Hackers who come across exploits often relay their findings back to the company responsible for the product and/or code, which typically earns them a few bucks in the process. Apple’s recent foray into this field is already bringing out the wolves, with one offering double if you don’t tell Apple what you know.
Last week, Apple announced a bug bounty program targeting kernel exploits and data security. It’s top-end payout is $200,000 for exploits related to boot firmware, and scales down to around $25,000 if you discover an issue with its sandboxing process.
It’s fairly run-of-the-mill stuff; hackers discover a problem, report it back to the company and make money for their work while helping the community at-large.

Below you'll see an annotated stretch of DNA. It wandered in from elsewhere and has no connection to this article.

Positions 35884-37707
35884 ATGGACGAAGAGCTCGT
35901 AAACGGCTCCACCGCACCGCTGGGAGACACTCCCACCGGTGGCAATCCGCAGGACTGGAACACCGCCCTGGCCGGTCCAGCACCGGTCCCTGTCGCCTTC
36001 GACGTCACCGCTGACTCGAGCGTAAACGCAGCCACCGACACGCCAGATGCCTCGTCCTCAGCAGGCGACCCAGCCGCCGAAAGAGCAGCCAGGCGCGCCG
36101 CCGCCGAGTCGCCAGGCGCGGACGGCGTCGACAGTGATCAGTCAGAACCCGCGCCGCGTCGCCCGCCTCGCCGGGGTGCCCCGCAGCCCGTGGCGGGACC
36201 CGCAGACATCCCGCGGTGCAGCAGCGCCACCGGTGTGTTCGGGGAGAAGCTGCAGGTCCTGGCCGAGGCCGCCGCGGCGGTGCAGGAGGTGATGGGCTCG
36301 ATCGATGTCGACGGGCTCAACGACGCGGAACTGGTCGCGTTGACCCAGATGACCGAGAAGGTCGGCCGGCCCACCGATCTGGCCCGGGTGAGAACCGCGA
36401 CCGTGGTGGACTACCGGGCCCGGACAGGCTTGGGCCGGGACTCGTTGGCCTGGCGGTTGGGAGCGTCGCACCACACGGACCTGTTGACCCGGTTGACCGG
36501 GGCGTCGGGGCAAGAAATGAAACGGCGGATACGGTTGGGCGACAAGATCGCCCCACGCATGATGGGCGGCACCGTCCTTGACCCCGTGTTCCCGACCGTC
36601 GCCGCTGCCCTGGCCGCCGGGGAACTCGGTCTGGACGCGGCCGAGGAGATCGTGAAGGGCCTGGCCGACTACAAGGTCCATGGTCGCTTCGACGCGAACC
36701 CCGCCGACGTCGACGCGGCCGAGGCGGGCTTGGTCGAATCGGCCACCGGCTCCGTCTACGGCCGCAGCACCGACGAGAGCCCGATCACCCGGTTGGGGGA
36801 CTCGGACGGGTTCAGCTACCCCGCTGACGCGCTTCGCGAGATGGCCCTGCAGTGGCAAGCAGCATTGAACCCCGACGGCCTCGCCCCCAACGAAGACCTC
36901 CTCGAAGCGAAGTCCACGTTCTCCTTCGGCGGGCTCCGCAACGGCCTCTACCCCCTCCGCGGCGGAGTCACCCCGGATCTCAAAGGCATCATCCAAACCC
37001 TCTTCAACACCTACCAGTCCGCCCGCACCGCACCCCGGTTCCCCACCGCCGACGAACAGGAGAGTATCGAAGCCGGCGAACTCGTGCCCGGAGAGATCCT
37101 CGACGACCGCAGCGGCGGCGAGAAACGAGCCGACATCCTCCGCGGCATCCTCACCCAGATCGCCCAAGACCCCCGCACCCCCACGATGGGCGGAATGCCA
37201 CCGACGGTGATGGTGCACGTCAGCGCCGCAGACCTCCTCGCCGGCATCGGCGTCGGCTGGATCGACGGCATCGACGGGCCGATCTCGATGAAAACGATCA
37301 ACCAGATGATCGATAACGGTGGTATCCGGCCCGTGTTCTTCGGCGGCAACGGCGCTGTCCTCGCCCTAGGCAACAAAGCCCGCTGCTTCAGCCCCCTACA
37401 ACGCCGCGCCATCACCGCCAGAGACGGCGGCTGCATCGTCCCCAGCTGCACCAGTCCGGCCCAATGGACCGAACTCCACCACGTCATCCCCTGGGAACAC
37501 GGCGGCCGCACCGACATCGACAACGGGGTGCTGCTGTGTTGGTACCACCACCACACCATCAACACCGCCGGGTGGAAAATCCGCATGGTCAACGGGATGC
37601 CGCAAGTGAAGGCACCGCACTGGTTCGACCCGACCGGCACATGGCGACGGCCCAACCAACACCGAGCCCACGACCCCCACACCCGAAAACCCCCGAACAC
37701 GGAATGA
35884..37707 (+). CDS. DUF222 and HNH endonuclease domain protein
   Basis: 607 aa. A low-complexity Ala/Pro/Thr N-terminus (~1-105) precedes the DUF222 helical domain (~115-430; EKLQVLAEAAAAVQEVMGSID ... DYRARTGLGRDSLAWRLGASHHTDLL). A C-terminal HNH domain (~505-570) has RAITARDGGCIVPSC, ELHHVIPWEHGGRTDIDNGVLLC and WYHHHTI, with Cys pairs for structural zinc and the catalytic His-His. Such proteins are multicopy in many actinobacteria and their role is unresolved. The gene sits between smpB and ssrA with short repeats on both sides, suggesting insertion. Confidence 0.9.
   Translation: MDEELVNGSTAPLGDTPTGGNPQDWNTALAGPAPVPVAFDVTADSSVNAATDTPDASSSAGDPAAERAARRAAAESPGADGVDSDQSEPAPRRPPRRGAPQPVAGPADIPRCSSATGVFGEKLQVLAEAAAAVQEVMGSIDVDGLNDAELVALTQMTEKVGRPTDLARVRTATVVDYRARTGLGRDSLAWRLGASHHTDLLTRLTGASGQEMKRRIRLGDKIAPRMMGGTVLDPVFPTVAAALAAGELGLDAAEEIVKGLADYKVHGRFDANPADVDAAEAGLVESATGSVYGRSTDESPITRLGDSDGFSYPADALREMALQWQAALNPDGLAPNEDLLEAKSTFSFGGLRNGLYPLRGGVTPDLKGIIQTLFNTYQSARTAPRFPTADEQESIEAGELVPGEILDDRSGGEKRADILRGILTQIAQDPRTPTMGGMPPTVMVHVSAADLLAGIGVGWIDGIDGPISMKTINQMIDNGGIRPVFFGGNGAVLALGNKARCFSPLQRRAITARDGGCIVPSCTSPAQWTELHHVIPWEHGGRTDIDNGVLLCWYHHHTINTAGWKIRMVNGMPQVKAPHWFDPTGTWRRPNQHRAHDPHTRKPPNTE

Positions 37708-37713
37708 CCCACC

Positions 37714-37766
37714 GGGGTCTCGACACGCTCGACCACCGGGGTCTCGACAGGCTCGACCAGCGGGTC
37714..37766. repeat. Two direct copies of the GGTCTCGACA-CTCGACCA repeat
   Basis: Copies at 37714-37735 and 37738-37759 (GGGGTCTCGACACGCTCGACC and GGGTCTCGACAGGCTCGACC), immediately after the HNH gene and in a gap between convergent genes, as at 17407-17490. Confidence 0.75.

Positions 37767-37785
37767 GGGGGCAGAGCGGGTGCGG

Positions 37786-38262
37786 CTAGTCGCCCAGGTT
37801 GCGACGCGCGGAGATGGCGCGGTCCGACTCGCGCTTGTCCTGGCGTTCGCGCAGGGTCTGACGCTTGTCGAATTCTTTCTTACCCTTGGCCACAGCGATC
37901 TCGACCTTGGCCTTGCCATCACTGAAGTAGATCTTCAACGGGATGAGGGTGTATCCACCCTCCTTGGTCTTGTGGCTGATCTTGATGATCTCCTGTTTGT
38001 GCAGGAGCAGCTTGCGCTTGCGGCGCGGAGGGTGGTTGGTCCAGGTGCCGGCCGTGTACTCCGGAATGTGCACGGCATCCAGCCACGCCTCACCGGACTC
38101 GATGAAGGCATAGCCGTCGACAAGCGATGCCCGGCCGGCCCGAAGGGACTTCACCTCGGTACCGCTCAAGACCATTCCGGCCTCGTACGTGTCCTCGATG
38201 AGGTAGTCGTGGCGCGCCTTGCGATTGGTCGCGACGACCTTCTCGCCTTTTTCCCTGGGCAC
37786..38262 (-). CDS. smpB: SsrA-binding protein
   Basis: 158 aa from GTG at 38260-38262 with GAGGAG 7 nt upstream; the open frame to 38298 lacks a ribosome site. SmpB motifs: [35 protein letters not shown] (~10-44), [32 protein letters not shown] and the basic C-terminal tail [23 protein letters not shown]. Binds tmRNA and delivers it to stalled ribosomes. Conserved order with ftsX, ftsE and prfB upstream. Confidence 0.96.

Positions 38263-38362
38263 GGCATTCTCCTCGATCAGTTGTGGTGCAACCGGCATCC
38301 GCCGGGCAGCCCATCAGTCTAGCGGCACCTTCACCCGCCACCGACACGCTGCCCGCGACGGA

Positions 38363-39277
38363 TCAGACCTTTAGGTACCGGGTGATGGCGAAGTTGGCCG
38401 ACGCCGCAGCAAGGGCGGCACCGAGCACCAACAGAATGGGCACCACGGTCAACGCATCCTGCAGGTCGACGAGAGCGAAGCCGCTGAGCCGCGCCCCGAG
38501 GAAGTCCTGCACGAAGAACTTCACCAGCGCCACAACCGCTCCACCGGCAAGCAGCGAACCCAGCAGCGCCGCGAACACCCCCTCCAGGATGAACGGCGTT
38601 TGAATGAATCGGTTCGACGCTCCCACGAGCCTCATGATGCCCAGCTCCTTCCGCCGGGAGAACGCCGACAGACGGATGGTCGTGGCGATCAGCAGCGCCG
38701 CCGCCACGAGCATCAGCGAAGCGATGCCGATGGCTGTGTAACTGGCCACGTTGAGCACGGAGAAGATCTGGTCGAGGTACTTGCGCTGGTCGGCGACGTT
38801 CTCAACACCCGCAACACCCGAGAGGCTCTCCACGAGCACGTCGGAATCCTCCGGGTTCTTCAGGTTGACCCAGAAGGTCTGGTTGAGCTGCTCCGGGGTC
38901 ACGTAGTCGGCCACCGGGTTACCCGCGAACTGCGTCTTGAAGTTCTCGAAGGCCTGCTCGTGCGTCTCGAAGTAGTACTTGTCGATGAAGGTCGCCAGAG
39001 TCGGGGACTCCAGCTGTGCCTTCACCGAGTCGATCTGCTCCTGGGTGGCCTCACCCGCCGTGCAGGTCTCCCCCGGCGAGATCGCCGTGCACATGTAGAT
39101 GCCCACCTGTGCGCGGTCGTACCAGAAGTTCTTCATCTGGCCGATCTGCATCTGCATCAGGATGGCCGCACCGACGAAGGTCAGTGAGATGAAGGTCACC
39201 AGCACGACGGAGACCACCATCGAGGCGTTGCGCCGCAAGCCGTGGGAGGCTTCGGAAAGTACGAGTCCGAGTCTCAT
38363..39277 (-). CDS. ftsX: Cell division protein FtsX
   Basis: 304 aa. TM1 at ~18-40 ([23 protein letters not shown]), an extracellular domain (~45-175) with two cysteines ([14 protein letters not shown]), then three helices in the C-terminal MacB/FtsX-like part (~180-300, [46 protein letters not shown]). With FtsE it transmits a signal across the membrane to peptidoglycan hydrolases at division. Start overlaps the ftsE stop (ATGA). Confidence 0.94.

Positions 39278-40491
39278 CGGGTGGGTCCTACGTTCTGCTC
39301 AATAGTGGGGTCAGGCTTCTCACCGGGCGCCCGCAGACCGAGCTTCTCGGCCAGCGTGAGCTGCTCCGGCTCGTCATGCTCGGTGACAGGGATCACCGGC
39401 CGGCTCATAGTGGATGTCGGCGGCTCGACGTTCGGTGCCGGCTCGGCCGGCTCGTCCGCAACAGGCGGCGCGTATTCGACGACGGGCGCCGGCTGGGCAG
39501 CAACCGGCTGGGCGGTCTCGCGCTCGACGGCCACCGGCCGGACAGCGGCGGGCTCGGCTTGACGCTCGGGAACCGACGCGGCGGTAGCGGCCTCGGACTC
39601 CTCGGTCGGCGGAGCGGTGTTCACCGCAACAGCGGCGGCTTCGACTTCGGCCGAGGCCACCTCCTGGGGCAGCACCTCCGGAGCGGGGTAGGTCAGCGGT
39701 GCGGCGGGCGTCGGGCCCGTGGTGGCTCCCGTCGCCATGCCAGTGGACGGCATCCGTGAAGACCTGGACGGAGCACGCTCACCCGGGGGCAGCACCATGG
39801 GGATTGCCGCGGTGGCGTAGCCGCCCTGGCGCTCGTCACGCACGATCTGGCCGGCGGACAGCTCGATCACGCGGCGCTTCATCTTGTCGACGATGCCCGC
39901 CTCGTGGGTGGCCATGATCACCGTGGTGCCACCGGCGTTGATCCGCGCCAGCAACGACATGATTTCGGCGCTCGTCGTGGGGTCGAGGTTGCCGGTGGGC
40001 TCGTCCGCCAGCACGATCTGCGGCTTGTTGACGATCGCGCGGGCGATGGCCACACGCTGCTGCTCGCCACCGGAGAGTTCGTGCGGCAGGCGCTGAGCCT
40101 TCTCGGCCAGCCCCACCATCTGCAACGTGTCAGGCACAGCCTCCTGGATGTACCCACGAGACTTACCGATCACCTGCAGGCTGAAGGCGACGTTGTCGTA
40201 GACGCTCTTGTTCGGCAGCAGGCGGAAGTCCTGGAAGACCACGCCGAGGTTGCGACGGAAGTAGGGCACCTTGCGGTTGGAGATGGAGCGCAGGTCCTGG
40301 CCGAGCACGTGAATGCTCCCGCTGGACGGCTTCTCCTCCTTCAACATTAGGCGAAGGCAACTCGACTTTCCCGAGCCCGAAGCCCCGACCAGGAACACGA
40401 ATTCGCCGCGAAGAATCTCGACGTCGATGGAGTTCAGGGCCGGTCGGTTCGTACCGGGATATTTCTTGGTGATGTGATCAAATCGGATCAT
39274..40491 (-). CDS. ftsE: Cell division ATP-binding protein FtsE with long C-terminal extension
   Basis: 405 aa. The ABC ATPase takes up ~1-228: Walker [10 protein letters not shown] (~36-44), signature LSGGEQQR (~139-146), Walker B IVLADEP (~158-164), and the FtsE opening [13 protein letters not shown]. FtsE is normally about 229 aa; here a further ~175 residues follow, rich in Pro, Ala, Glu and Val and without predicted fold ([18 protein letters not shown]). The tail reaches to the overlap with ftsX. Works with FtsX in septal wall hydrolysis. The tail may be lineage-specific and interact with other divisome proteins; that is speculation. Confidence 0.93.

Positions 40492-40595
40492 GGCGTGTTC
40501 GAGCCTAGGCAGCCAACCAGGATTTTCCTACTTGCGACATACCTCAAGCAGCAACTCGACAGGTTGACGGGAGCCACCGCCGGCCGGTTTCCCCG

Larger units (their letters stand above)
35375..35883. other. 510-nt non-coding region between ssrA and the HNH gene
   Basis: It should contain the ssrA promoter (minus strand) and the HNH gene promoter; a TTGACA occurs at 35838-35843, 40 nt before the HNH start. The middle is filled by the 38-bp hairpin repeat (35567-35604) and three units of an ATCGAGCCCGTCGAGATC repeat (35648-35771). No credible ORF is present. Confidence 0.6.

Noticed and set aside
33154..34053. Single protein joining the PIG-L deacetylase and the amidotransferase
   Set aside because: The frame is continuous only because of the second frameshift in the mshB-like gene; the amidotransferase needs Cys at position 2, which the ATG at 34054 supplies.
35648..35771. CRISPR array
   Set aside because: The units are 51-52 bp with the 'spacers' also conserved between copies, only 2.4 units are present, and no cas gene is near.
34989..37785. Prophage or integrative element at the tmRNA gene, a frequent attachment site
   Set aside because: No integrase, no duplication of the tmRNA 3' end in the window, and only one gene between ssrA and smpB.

A company named Exodus will pay over double — $500,000 — for exploits, but is vague about what might earn you that much cash. The company operates on behalf of private firms, and has no apparent interest in the greater good.
That’s made more evident by its payout structure. On top of whatever the company will pay upfront, Exodus offers to pay quarterly if a discovered hack goes unnoticed by others. It even pays via Bitcoin, and has a ‘hitlist’ for “software targets of immediate interest.”
All told, Exodus wants hackers to become hired guns.
Exodus also doesn’t say why they’d pay so much or keep paying if a vulnerability went unnoticed. It’s likely the company is simply shoring up exploits its customers (which Motherboard reports pay up to $200,000 to retain Exodus’ services) may have before selling your discovery to Apple themselves, but that’s speculative.